• 10. Aloysius Chan (2a203)  |  February 23, 2011 at 11:44 pm

    I feel that this exhibition is rather useful and innovative, as in a way, we as Singaporeans, sometimes do not know much about Singapore’s past and this exhibition can help us in understanding more about the Intergrated Humanities that we are studying currently. Also, this exhibition can grab our interest in looking as it is of IT and not really book-typed resource, which for us, may think that it is boring. But the bad thing, from what I observe in the library, is that some people do not really go up and listen to what the character is actually saying. They just merely go up, and press few buttons, and then leave. If our teacher will, instead, bring us to the library, to have a look at this, during the IH period, it will be better, as when a teacher is guiding the students, the students will have a higher chance of not fooling around and thus, focus.

    It is lucky that we can get to borrow this from NTU and I wishes that there will be more or these machines that will be placed in the school, which can allow us to understand things, through innovative methods like this.

    Nice work by NTU!!

    Reply
  • 11. Hong Jin Xiang (2a213)  |  February 27, 2011 at 8:20 am

    This exhibition is an innovative and creative idea. It is a fun and interactive way for us to learn history.I like the way it exposes us to history with modern interactive tools. Some students learn better while listening rather than reading, thus, historical facts can be better understood and concepts easier to grasp. Foreign students fluent in those languages can listen to the “lesson” in their mother tongue. This exhibition also captures the attention of students more than a history teacher lecturing in class. This is a rare opportunity so be sure to catch it at the library!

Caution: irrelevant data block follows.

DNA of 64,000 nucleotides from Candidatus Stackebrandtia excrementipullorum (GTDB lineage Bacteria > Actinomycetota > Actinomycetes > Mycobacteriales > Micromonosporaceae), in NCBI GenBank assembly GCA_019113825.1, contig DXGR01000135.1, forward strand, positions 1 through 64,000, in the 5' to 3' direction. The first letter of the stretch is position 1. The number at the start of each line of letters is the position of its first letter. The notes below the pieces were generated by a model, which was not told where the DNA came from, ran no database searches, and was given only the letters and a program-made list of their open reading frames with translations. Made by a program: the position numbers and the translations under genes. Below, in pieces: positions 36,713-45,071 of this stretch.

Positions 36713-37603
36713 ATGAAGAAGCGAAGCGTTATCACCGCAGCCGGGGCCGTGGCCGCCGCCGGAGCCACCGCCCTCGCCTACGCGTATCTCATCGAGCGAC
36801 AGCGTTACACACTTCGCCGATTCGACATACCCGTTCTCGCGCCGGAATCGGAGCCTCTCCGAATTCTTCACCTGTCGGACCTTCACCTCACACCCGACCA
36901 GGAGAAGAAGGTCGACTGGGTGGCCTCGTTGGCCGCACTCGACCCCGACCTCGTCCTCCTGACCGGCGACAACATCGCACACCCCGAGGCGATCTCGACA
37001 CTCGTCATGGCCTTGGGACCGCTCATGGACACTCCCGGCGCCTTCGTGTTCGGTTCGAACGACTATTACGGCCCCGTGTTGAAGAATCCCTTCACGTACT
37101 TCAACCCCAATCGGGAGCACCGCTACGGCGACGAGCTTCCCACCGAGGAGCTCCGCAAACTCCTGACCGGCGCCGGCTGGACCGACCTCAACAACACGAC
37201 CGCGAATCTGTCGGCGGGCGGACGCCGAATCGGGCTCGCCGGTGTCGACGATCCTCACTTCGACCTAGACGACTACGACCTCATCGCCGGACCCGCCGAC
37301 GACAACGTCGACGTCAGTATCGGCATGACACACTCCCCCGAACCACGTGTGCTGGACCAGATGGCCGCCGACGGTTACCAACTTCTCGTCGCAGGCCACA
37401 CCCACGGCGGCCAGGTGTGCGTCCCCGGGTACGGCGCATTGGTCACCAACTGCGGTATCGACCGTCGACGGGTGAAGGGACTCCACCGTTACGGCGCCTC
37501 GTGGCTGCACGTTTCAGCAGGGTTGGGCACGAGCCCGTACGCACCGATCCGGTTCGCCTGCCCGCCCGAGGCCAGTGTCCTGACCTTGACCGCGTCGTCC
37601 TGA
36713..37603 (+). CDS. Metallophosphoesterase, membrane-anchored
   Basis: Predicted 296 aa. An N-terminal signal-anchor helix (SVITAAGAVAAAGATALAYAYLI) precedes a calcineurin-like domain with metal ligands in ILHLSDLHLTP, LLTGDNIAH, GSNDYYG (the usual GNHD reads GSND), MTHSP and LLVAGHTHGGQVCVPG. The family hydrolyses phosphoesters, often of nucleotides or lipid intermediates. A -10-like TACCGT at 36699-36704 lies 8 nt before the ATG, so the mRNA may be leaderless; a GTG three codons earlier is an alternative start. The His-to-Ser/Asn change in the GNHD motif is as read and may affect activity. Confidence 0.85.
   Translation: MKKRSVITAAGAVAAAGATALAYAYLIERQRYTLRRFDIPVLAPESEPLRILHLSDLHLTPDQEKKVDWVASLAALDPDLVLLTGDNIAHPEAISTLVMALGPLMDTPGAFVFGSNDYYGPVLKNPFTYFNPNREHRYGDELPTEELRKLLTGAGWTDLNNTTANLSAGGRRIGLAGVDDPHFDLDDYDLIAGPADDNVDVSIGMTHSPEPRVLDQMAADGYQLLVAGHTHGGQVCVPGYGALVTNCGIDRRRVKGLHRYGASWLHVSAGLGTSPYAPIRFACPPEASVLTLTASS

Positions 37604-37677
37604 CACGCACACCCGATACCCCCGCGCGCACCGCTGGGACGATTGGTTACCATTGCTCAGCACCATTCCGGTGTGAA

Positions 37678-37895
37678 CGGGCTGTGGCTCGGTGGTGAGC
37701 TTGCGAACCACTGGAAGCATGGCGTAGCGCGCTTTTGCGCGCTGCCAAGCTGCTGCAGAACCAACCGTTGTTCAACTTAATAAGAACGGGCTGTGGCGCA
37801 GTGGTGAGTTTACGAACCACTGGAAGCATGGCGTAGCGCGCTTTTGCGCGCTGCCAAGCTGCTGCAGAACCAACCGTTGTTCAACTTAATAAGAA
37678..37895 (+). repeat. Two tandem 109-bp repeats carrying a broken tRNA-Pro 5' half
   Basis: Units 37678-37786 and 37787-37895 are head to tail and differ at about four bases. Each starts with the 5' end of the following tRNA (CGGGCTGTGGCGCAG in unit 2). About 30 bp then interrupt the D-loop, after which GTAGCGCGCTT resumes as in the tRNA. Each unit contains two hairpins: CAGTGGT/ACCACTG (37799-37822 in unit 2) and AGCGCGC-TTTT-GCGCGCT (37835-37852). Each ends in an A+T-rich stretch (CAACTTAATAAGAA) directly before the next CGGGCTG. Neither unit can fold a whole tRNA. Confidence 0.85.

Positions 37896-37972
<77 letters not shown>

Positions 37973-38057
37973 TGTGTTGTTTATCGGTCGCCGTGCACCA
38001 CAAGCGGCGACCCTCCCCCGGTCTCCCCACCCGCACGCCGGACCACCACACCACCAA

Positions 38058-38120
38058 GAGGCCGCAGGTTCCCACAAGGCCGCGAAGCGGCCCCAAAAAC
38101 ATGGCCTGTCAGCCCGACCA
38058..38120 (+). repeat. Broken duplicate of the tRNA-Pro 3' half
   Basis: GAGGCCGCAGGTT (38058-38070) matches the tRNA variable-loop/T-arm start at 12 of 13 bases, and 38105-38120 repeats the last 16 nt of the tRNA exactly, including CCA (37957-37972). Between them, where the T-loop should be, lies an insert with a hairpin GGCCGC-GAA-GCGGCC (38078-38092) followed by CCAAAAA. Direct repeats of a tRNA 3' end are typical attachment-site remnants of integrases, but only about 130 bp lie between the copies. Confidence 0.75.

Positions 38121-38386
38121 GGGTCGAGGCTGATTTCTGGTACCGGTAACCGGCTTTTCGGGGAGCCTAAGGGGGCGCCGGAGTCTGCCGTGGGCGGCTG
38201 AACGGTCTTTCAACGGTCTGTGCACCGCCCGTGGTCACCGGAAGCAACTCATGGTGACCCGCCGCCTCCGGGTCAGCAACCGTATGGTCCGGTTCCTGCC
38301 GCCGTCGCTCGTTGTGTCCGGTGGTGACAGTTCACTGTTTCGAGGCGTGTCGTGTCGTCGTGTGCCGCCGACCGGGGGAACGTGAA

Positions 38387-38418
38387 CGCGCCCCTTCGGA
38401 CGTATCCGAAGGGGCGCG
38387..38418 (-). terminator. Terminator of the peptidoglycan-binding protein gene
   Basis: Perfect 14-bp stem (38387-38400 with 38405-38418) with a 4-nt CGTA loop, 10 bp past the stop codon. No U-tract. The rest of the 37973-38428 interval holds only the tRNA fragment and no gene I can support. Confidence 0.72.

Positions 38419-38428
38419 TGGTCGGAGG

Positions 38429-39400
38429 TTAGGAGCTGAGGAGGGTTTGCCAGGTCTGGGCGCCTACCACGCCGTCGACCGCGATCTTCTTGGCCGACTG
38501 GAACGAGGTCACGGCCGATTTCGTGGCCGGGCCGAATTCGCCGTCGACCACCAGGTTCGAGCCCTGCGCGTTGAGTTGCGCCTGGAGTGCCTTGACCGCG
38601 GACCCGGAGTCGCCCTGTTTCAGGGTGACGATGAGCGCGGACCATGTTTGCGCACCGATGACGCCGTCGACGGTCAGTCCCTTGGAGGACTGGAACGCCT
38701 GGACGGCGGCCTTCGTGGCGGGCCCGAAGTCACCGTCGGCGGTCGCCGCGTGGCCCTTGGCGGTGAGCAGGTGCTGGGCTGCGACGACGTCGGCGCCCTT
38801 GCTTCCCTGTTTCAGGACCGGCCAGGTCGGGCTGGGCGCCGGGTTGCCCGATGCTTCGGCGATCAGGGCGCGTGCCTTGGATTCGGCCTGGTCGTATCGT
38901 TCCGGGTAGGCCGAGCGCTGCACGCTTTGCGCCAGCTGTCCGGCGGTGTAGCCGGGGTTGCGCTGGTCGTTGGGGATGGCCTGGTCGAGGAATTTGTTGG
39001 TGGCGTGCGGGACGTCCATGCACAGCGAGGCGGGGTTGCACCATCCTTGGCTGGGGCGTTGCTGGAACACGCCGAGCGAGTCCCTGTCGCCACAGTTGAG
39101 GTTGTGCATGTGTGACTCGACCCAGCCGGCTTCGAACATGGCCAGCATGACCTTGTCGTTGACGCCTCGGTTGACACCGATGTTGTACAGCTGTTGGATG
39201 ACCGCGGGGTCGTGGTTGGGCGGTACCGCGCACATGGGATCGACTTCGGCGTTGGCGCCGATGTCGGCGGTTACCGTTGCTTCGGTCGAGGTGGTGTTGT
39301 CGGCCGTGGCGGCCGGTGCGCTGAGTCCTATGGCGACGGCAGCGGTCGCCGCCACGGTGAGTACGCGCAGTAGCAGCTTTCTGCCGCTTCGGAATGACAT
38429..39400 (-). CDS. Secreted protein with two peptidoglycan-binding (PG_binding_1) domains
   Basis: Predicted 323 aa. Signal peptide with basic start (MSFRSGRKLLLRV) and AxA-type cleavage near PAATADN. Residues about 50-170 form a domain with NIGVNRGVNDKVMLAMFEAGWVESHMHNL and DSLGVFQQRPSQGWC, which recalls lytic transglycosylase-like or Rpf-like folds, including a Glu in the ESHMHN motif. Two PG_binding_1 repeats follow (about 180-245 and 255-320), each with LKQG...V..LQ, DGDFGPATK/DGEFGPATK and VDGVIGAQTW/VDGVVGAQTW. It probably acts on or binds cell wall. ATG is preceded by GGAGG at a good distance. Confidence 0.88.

Reply
  • 12. Tan Chuan Xin  |  February 27, 2011 at 2:00 pm

    To me, I feel that this exhibition is a really great idea. Since the government has been promoting standard Chinese and has been forbidding dialects from being used on public platforms, the exhibition can really help us get in touch with our own native dialects.

    Also, the exhibition really shows what the Integrated Programme is all about. We are learning out of the constraints of our textbooks and curriculum, using new and innovative ways to bring across knowledge. This is the kind of learning that the Integrated Programme should be about, and I really hope to have more of this kind of exhibitions.

    Reply

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Library Club Leadership

Teachers In-Charge:
Mrs Rosalind Lee (SC)
Mdm Chan May Lun
Mdm Shieh Le-shiang
Mrs Kris Koo (Senior AO)
Mrs Wang Meng Juan (AO)

2011-12 ExCo:
Foo Yang Yi (Chairman)
Kervin Tay (Vice-Chairman)
Ian Wong (Training & Recruitment)
Zach Wang (Public Relations)
Joel Lee (Welfare)